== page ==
BY CHUCK VANDENBERG
FORT MADISON – A stroke of bad luck in funding new sewer lines on Avenue H, could work out very well for Fort Madison’s Main Street District.
City Public Works Director Larry Driscoll informed the council at the regular meeting Monday that the city wouldn’t be able to use state revolving loan funds to refurbish the city’s sewer line as part of the Avenue H renovations planned for the next three years.
“As part of the bid package state will not allow SRF funding along the highway,” Driscoll said. “We can use our own funds for the project, but they won’t release SRF funds for that work so we need to find a different route.”
Driscoll recommended using Avenue G and said the project would involve running a sewer line from Second Street to Seventh but said he had to move the project back to 2021 because of other city projects including the three-year renovation of Avenue H.
When hearing the news, Mayor Brad Randolph wanted to know if moving the sewer line to Avenue G would push up the timeline on getting some work done in the downtown district.
“I was just wondering if that would allow us to up that project,” Randolph said. “That has always been a concern of the downtown business district. It’s a bigger picture than just running a sewer line when all is said and done, but if it’s doable because we’re running that line, then that’s something I guess you guys could talk about.”
He also asked if moving the project to Avenue G would open the city to any additional funding avenues for the work.
Driscoll said it may open the city to another bonding source for funds but no additional grants outside of a Community Development Block Grant would be available. Bonding would be money the city had to repay.
After the meeting, Driscoll said, optimally, it would be good if the the city were to pursue a Community Development Block Grant for the work but he said the legwork on applying for grants is tedious.
He said if someone were to take on doing surveys of the district defined by Avenue H and Avenue E from 2nd Street to 10th Street, there could be a chance the city could get upwards of $500,000 per year in what he called LMI funds, which are funds dedicated to rehabilitation efforts for low to middle income families. The upper floor apartments and other residences would help the city be eligible for those funds.
“We’ve been working on options to rehab Avenue G using CDBG and it would require a low-to-moderate income (LMI) survey. The problem is how do we get the study done. If the (the historical district) would do that survey with us from 2nd to 10th and from the highway to E. We need 100% surveys completed and if we could reach 50% LMI we could get $500,000 a year for that work.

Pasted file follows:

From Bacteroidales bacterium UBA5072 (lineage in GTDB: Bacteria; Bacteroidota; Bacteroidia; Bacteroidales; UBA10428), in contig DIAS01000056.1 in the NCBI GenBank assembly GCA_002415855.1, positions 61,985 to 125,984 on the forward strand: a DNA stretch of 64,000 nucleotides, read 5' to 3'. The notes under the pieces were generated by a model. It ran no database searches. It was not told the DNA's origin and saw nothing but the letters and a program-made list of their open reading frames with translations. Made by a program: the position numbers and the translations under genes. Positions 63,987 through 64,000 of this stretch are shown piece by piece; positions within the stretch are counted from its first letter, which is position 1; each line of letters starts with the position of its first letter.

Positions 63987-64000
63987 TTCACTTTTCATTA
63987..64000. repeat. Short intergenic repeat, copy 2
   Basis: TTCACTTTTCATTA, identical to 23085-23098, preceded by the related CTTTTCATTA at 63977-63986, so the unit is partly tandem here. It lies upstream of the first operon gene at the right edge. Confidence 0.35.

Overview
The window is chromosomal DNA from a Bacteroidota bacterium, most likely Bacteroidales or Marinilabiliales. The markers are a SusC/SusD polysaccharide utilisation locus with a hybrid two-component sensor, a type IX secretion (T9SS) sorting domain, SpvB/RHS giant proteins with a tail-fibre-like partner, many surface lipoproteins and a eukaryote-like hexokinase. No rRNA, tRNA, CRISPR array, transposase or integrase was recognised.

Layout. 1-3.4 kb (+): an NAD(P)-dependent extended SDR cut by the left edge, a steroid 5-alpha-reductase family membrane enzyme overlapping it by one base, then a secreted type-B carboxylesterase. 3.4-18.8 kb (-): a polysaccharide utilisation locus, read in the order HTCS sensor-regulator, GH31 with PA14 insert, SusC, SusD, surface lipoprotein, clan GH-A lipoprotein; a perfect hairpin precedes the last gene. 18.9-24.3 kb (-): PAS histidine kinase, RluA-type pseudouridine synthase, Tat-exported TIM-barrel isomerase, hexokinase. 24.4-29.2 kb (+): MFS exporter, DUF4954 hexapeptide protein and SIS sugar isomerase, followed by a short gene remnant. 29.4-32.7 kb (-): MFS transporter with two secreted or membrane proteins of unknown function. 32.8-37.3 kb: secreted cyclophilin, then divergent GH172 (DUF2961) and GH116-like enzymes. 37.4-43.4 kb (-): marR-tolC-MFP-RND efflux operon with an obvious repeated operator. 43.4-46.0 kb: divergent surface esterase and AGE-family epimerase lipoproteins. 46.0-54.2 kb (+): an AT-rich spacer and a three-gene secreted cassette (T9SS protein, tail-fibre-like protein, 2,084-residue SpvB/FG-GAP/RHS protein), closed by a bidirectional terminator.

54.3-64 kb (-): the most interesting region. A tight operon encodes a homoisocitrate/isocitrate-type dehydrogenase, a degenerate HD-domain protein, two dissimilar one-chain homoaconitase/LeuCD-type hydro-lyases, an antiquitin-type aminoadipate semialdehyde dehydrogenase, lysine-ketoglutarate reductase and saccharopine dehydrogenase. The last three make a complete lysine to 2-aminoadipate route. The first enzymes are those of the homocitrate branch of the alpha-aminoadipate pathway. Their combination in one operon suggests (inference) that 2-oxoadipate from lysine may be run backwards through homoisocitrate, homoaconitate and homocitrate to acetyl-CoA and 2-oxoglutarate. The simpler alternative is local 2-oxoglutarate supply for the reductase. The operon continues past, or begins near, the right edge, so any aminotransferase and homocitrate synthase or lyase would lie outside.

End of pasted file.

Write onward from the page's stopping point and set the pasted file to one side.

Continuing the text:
He said the state randomly selects addresses to survey and the city has no control, but the survey would have to hit 100% of the selected addresses and then 50% of those would have to be categorized by the state as low-to-moderate income.
“It’s a very discreet study and you have to trust the people doing it to do it confidentially and be very thorough,” Driscoll said. “If we do the sewer, you could get a new street surface, but you still have to address curbing and sidewalks and lighting and you could potentially use that CDBG money to do that work. It’s a huge project and I did it once in Anamosa and it’s something you have to do door-to-door.”
Driscoll said there’s a lot of education to be done, but if the survey were undertaken this is what they could use the money for if it’s awarded as part of the CDBG process.
Just doing one block of streets, sidewalks, curbing, lighting, and the sewer line is close to $1 million per block and that’s just the basics, Driscoll said. Any frills on top of the basics would obviously add to the cost.
City Councilman Rusty Andrews, who’s also president of the Fort Madison Main Street organization said the Main Street group would be willing to partner with the city on the project.
“Oh yeah, it would be great if they could, in the midst of rerouting the sewer project, get some of the streets curbing and lighting done that we’ve been talking about for over year, back on the radar,” Andrews said.
“Main Street would team up with them. Main Street has a lot of resources that we can look at. Larry’s been good at getting those grants, I’m just not sure how many more Fort Madison can get. But the downtown needs something like that. The business owners are working hard but we need the curb appeal stepped up down there.”